Other managers may want to be more open and communicative, but struggle with a sense of awkwardness. They don’t want to hurt anyone’s feelings by criticizing them. This sense of empathy is often misguided, however. It might even be counterproductive.
According to OfficeVibe’s State of Employee Engagement survey, 83% said they loved to receive feedback, regardless of whether it was positive or negative.
Furthermore, 62% said they wished they received more feedback from their co-workers. It would help them improve the performance and feel like management cared about them, increasing their sense of engagement. Engaged employees pay greater attention to their work and do a better job than those who are bored and detached.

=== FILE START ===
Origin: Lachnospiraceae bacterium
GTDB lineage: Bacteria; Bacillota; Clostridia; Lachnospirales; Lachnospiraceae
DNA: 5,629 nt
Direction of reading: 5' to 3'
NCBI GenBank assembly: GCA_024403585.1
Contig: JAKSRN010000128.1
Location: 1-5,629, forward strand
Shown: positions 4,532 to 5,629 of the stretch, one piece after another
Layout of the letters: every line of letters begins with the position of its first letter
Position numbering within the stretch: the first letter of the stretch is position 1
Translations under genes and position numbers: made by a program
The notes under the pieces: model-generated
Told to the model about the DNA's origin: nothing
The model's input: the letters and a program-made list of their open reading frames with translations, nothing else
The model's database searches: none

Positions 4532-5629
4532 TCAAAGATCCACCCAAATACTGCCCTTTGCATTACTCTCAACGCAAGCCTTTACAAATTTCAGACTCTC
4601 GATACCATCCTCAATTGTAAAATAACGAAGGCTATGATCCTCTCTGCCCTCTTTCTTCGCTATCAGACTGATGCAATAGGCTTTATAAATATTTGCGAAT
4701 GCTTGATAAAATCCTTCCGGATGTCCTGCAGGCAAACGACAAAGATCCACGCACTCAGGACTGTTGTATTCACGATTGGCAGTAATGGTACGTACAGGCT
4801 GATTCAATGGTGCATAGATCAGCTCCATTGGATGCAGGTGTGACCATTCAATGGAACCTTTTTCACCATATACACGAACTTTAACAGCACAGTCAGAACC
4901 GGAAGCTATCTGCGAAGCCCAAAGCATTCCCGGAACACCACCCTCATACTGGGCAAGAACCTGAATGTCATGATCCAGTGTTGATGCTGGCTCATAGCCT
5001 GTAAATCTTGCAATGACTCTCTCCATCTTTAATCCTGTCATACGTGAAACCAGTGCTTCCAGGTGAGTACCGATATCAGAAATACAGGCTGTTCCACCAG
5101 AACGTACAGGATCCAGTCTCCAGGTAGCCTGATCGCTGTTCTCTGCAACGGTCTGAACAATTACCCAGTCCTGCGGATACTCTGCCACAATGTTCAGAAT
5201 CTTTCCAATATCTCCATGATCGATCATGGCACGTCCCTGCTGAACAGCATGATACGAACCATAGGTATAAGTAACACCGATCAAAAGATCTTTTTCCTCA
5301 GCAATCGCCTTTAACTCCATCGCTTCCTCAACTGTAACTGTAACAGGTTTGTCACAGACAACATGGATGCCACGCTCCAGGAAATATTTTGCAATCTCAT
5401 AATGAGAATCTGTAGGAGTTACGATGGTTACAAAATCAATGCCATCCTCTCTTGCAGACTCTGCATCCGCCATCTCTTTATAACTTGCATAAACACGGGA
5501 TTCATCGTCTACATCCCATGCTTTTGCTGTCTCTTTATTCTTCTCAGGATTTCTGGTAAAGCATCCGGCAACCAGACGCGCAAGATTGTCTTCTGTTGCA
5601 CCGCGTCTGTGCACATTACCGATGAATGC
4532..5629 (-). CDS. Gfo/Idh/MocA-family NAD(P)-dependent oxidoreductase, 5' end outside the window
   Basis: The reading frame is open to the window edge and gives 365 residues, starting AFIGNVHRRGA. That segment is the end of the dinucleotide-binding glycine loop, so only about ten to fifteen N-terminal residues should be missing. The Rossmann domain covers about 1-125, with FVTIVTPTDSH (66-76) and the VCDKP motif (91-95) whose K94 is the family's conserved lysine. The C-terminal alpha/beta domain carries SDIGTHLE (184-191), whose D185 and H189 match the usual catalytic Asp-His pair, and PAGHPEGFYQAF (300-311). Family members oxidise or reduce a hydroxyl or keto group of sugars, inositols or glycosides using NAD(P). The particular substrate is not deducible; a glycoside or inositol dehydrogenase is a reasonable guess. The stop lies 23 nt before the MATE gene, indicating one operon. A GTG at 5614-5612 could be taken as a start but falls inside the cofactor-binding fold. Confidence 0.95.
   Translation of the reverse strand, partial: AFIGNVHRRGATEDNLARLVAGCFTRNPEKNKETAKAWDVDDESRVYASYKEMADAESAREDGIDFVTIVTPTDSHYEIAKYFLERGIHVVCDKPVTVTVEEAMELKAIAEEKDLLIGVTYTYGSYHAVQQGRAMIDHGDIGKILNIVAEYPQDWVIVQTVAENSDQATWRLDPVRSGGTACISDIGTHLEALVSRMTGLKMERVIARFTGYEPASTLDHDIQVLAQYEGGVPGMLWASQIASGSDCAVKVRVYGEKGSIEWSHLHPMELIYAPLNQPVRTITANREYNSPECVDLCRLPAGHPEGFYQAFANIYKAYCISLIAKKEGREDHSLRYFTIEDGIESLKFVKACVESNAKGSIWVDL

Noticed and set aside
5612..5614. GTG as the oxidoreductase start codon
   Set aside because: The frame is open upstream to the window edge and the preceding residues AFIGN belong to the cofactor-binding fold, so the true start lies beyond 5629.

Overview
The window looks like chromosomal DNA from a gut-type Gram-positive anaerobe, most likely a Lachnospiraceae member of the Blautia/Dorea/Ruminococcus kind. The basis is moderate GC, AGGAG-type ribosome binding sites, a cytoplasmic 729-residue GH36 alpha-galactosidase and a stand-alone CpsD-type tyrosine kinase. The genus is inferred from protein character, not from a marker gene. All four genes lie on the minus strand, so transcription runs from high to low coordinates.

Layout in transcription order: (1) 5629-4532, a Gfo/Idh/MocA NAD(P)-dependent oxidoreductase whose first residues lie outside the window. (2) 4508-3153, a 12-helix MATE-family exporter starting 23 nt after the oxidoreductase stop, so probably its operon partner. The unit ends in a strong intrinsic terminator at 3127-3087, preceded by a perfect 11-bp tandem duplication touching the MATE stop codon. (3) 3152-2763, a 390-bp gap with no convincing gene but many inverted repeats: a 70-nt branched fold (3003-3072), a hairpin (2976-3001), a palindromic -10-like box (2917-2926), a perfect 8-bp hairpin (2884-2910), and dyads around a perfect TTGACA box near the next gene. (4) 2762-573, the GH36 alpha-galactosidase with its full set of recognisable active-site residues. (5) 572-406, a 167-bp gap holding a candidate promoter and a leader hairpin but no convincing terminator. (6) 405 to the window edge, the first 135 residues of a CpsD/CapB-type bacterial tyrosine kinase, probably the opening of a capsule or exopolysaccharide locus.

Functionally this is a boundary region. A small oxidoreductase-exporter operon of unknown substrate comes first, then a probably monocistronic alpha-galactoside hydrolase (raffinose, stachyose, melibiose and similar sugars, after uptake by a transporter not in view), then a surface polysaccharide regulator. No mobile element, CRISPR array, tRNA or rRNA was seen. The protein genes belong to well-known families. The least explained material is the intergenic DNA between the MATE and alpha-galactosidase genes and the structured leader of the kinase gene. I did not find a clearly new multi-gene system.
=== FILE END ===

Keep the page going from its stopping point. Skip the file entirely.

Feedback should be directed upward as well. When staff members feel free to bring up their concerns it fosters a sense of trust. Issues that affect morale can be brought into the open, discussed, and cleared. When your team feels like they have to keep silent about problems they can become angry and resentful. These feelings can build and spread throughout the department, leading to an increased turnover.
A policy of silence can allow a relatively minor difficulty to grow in size and become entrenched.
Talking about it might be hard at first, but allows you to address the problem while it’s still small.
It will be easier to solve without the load of resentment that has grown up around it.
Customer service is an increasingly complex and difficult job, and anything you can do to support your team is appreciated, by both staff and customers.